And so many of the folks that I work with, and maybe some of you out there, it's a tough call to leave work forever. And so we can run the numbers for folks and they're going to look pretty great for many people that we do these plans. Some folks, they're going to be more challenged. But man, that transition involves a lot of courage for many folks. And as a kind of an addendum to that, or an additional consideration for many people that we work with. Many people here, many people you know, are successful planners, successful savers.They've arrived at a good place and so they're ready to transition, or they are transitioning to retirement.
But man they have difficulty spending money. They can't, and it's really a shame. I had a meeting with the guys last week, and this is what he said-- we were talking about his investment allocation. I didn't use the word greedy to him, but actually that was going through my head--and what we were talking about was his investment allocation. And so a default comment I have to my clients is that if it were me, and it will be me at some point because I will retire eventually, I would opt for more stability and give up growth. So that would be how I would want to transition into retirement. So I would have a more conservative portfolio.
And in this guy's particular case he was comfortable being about 85% stocks, and his comment was, “Well, if the markets don't cooperate,”--which for many people is the biggest thing that they think about, is how's my portfolio going to do. Can I live off my money if the markets go down-- and his comment was, “If the markets don't cooperate, then I'll just reduce my discretionary spending for a few years.” And I said, “Really, so between the ages of 62 and 65 you're not going to do much, really? You’ve got one life ,and so that just means you're going to have more money when you're 85 or 90, but man you weren't able to do things when you were in your 60s, which is really when you wanted to do things.”
And so that was a part of my point, that if you've been thinking about your future for so long and planning for retirement, or maybe not even thinking about it, but it was a methodical part of your process and now you're there, and if you are successful, gosh I wouldn't be hesitant about spending your money. It's okay to blow through some of your money as a retiree. So that is a difficult mindset for some people to get into. But man it's just going to be a shame if you've done the right things but can't pull the trigger. And I'm not talking about spending $250,000 a year. You know taking a longer vacation, spending more money on your family, whatever's important to you.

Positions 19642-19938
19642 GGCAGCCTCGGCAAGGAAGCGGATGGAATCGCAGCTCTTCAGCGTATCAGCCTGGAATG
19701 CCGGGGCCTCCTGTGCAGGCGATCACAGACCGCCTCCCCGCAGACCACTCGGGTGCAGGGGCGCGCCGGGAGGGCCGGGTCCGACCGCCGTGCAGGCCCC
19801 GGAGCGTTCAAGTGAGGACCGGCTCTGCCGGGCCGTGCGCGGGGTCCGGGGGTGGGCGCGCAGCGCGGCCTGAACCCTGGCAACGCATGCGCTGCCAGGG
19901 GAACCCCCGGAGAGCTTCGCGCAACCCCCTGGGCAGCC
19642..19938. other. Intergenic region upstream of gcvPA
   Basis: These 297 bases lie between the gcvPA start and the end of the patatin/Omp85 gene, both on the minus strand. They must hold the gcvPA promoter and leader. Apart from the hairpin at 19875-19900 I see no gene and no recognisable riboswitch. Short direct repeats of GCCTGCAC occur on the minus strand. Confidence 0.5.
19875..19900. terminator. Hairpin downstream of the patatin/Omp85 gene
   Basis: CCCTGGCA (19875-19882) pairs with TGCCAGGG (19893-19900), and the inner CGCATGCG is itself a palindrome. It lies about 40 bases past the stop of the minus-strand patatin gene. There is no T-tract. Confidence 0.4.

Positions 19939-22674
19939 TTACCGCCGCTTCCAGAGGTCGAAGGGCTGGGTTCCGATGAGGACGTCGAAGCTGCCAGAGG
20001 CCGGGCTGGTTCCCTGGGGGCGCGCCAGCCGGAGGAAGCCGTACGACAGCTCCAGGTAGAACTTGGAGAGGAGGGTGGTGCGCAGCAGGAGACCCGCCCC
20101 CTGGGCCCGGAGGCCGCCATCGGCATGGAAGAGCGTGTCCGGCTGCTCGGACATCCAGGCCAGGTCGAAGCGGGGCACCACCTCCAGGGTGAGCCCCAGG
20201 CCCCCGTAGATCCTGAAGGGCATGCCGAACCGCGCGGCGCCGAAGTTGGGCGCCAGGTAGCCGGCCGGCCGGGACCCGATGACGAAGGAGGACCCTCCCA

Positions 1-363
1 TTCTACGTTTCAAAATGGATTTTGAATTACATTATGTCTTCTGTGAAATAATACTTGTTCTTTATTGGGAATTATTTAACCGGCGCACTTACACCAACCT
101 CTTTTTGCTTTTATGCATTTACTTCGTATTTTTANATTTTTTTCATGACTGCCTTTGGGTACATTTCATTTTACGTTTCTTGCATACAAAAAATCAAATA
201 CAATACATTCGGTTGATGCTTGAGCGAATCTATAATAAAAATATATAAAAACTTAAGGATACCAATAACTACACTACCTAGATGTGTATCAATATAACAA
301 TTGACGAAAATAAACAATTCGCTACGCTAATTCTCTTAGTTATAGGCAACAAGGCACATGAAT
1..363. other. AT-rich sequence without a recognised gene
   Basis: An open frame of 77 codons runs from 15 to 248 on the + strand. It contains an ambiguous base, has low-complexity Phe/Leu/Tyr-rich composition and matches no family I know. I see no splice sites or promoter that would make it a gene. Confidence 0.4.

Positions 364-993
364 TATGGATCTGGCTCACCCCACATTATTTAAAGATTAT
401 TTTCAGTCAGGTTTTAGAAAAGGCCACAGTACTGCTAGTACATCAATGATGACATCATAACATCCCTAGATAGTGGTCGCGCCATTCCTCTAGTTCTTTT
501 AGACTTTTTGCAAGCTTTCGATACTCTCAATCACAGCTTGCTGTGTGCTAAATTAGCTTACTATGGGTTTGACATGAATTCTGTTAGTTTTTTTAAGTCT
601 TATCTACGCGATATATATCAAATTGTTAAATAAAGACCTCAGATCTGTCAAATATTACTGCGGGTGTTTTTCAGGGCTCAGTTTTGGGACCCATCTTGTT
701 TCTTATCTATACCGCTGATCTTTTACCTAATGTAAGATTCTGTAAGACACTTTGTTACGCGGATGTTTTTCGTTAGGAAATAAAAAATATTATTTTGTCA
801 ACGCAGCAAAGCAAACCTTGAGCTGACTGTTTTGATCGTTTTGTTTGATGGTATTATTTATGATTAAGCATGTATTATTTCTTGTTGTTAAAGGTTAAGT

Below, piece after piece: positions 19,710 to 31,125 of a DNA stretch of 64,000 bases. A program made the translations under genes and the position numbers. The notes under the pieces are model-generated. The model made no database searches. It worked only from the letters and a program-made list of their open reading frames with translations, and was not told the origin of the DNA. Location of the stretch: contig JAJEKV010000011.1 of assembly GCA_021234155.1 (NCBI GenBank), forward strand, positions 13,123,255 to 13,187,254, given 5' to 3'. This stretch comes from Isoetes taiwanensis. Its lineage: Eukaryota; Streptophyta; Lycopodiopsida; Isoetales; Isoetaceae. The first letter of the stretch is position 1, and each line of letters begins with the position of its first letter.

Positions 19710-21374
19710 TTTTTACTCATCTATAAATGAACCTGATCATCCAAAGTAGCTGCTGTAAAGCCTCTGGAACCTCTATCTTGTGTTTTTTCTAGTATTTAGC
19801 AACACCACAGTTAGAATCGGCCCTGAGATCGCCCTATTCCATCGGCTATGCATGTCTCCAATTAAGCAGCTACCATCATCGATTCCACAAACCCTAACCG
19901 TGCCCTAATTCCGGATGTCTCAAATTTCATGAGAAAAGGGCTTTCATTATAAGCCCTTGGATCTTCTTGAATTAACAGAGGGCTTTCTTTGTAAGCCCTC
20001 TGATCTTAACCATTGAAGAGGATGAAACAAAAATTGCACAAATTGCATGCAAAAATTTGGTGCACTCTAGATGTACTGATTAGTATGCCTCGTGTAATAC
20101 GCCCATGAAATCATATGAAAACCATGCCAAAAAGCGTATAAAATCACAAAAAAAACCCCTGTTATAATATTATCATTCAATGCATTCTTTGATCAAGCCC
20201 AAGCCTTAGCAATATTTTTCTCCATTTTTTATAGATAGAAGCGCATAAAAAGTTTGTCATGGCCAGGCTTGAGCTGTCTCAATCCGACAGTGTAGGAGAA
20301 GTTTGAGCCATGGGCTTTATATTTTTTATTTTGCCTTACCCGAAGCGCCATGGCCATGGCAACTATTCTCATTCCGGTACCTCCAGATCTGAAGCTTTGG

So I want to talk about that as you begin to think about this transition for retirement, or if you're already there and are thinking about how to spend your money. Now this is kind of related to this, but this one has been something that has always been a part of my conversations with the people that we work with, and it's about how you should think of your expenses when you think about your aging years. Now the way that I view retirement is that for most people, depending upon when they retire, they're going to have a period of time---whether it's 5 years, 10, 15, 20 years--where they're going to spend more money. But there's also going to be, at some point or another a drop off, in their spending, their consumption. And in some cases it will go down dramatically.
So when you think of the future I would not be intimidated by the idea of spending down some of your assets.I think it's perfectly fine to do that. But I would think of your expense spending pattern has a trajectory where it steadily goes up and then it drops down. In some cases it drops down dramatically. And I share with my clients my father, who is a great example of this. My Dad's 89, he'll be 90 this summer. He still lives in his house by himself and his health is generally pretty good, as good as it can be for somebody his age. But Dad, what is he going to do? He can't spend money. He goes to the diner, and he watches the ball game. That's kind of what Dad does. He cuts the grass and he socializes with neighbors. He lives in Washington state. His biggest expense is his property taxes and his insurance. But he spends about 28 to $29,000 a year. Now when Mom was alive, four years ago they had cut down spending even before she passed. They were spending about 35, $36,000 a year. And in their heyday as it were, they were spending about 65 to $70,000 a year.
So even with inflation, which is the next point I want to get into, their consumption had gone down. So I don't think it does you any good when you're planning for your future to simply say oh well, we're spending $95,000 this year, so when we're 88 we'll be spending $165,000. That's just not the way people behave. It's not how their lives unfold. So that's an important consideration when you think about your expenses over time.